Being Different

Food for Thought

The embarrassment Asian Americans felt about their homemade school lunch is a common story. Fortunately, my daughter did not experience it because most Americans, particularly New Yorkers, are already familiar with Japanese food. But I understand that feeling of embarrassment; sometimes, I cook a Japanese dish at home that sends an unfamiliar odor to the hallway of our apartment building. But, for everyone to become familiar with something new, someone has to be the trailblazer. In a way, Asian American kids were forced to be one.

I must wonder, however, what these Asian American parents were thinking. Were they aware their kids might be embarrassed by their food at school? Were they oblivious, like they thought American kids ate the same things? How hard could it be to figure out how to make a peanut butter sandwich? They had to be aware. If so, it would mean they deliberately embarrassed their kids. Why?

Here, my intention isn’t to criticize them; I’m curious to know what drove them to insist. Even if they were supremely proud of their cuisines, what did they think they could achieve by embarrassing their kids? If Japanese cuisine was unknown in this country, I couldn’t do that to my child. I’m willing to feel embarrassed about the food I consume, but I wouldn’t feel comfortable forcing my kid to feel embarrassed.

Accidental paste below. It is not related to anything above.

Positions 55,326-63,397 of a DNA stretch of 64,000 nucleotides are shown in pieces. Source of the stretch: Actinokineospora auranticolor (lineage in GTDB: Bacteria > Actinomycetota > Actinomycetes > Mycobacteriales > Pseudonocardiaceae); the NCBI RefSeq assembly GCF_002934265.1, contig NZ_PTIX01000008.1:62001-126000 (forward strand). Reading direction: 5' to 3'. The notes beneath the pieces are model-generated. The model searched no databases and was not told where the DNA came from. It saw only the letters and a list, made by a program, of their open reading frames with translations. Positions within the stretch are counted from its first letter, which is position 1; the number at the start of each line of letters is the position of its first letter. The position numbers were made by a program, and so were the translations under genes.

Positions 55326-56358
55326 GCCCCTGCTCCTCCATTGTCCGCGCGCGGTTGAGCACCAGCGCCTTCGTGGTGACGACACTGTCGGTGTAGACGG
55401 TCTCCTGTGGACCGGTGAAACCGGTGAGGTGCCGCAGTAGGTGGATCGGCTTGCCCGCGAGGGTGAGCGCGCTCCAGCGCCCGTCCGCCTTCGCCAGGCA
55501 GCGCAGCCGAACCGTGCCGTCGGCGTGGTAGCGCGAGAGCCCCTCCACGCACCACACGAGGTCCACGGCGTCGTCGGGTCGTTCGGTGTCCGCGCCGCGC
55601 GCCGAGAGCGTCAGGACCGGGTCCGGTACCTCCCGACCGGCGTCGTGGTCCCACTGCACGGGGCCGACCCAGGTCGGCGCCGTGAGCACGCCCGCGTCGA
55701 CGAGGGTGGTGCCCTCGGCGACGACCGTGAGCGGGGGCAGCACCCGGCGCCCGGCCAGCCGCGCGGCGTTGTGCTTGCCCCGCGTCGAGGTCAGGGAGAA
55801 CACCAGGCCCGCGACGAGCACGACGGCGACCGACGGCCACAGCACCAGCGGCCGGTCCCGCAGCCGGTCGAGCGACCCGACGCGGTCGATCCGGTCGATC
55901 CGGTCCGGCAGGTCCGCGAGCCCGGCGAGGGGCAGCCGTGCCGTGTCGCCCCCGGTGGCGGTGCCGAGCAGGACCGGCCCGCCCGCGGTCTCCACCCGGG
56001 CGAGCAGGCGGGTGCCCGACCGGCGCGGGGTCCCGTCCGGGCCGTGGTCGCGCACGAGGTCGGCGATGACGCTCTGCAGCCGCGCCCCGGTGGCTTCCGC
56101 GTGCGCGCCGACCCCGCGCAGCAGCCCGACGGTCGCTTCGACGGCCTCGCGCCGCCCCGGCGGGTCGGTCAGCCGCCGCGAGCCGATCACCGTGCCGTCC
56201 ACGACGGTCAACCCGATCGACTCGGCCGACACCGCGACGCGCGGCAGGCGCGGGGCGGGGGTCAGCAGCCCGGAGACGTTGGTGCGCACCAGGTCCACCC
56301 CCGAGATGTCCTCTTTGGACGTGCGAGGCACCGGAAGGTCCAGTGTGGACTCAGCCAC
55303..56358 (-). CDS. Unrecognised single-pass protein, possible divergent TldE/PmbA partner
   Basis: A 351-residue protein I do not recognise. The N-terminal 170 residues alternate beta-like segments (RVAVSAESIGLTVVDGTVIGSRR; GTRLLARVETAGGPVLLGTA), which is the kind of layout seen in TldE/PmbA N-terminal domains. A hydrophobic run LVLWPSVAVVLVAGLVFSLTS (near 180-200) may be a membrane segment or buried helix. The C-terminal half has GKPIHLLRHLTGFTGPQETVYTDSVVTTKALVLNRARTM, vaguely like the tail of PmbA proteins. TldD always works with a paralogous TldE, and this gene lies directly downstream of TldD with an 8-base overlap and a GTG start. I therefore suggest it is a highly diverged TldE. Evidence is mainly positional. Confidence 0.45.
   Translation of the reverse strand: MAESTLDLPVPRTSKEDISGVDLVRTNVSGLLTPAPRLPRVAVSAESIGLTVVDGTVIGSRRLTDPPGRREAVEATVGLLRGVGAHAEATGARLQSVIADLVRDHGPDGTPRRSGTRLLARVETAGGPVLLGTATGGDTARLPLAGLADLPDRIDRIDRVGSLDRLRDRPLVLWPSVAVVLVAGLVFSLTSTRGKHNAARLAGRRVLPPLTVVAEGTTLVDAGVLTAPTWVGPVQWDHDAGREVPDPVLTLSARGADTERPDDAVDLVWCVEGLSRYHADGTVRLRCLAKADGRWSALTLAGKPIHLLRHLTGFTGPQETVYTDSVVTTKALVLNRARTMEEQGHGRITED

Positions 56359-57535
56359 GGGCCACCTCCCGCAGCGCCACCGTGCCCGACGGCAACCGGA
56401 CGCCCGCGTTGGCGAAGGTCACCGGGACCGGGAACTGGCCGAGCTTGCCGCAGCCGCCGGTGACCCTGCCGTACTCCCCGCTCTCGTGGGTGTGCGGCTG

On the flip side, perhaps Asian American kids became more capable of sympathizing with people who are different. Or, maybe attempting to pass as ordinary Americans would sow a deeper sense of shame in a child and cause her to suffer from unconscious imposter syndrome. Maybe, she would be better off feeling embarrassed about her lunch. Maybe these Asian American parents instinctively knew there wasn’t any solution to being different.

There will always be a cost to being different. Everyone wants to be different but not too different. There is a sweet spot beyond which difference becomes undesirable. We see the boundaries of desirable neighborhoods constantly shifting in New York. Just like the artists who moved into Williamsburg, Brooklyn, when it was an undesirable neighborhood, the courage to be different eventually pays off.